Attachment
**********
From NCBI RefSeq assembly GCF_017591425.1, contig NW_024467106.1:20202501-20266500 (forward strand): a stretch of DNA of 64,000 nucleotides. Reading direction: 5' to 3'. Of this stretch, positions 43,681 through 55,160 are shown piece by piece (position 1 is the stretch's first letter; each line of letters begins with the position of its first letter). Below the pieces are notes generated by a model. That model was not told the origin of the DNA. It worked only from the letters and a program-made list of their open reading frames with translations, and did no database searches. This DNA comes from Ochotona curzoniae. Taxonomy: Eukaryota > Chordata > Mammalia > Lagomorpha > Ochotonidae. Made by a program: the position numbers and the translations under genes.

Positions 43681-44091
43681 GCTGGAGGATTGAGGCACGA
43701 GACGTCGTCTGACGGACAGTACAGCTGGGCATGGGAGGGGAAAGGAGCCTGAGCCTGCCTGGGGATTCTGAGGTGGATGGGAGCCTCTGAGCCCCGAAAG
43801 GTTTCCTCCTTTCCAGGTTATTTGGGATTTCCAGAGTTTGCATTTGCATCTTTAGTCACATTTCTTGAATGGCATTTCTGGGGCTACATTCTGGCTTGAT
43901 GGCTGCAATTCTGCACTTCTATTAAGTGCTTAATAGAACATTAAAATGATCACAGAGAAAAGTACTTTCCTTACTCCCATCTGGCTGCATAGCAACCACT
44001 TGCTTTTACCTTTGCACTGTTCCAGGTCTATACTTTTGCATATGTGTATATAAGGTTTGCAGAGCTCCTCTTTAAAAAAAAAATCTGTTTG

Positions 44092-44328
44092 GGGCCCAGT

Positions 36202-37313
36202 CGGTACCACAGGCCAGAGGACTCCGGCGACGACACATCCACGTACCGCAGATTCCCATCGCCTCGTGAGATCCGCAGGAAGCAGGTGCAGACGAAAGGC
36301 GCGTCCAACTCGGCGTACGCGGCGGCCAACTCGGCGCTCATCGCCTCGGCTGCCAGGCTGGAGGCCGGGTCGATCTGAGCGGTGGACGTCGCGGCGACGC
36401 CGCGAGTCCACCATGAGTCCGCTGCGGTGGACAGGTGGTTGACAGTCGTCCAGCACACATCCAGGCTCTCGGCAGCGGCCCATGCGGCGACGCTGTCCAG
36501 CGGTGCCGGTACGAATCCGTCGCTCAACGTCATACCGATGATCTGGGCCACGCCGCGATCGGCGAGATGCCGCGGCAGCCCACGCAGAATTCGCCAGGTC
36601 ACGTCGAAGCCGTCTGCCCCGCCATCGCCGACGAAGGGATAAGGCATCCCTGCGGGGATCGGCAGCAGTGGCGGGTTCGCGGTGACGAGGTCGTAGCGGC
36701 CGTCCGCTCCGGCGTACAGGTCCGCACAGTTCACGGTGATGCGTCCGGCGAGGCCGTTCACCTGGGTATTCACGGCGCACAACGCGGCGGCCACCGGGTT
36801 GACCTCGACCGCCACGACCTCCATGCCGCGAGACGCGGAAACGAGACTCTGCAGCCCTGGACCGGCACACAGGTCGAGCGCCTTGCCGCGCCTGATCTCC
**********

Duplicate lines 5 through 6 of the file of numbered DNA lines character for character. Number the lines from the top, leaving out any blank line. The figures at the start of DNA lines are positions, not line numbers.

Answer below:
43801 GTTTCCTCCTTTCCAGGTTATTTGGGATTTCCAGAGTTTGCATTTGCATCTTTAGTCACATTTCTTGAATGGCATTTCTGGGGCTACATTCTGGCTTGAT
43901 GGCTGCAATTCTGCACTTCTATTAAGTGCTTAATAGAACATTAAAATGATCACAGAGAAAAGTACTTTCCTTACTCCCATCTGGCTGCATAGCAACCACT